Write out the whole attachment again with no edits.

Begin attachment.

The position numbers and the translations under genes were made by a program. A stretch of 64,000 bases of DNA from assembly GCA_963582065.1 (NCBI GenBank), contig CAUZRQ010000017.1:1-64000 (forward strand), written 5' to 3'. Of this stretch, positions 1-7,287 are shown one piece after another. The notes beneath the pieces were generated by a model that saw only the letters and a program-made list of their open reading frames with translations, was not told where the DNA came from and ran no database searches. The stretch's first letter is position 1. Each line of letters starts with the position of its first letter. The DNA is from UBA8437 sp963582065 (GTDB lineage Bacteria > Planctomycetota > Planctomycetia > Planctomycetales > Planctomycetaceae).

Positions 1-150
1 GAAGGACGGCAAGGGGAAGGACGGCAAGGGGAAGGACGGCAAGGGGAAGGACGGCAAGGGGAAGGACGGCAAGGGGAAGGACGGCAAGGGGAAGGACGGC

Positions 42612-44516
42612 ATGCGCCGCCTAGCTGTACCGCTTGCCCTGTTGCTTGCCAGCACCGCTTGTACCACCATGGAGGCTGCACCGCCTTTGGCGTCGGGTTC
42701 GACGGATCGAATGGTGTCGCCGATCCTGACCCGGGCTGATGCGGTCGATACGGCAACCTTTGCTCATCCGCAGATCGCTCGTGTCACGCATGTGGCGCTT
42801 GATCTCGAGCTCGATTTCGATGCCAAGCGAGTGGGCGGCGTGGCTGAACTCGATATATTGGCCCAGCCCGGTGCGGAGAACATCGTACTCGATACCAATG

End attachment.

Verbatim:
The position numbers and the translations under genes were made by a program. A stretch of 64,000 bases of DNA from assembly GCA_963582065.1 (NCBI GenBank), contig CAUZRQ010000017.1:1-64000 (forward strand), written 5' to 3'. Of this stretch, positions 1-7,287 are shown one piece after another. The notes beneath the pieces were generated by a model that saw only the letters and a program-made list of their open reading frames with translations, was not told where the DNA came from and ran no database searches. The stretch's first letter is position 1. Each line of letters starts with the position of its first letter. The DNA is from UBA8437 sp963582065 (GTDB lineage Bacteria > Planctomycetota > Planctomycetia > Planctomycetales > Planctomycetaceae).

Positions 1-150
1 GAAGGACGGCAAGGGGAAGGACGGCAAGGGGAAGGACGGCAAGGGGAAGGACGGCAAGGGGAAGGACGGCAAGGGGAAGGACGGCAAGGGGAAGGACGGC

Positions 42612-44516
42612 ATGCGCCGCCTAGCTGTACCGCTTGCCCTGTTGCTTGCCAGCACCGCTTGTACCACCATGGAGGCTGCACCGCCTTTGGCGTCGGGTTC
42701 GACGGATCGAATGGTGTCGCCGATCCTGACCCGGGCTGATGCGGTCGATACGGCAACCTTTGCTCATCCGCAGATCGCTCGTGTCACGCATGTGGCGCTT
42801 GATCTCGAGCTCGATTTCGATGCCAAGCGAGTGGGCGGCGTGGCTGAACTCGATATATTGGCCCAGCCCGGTGCGGAGAACATCGTACTCGATACCAATG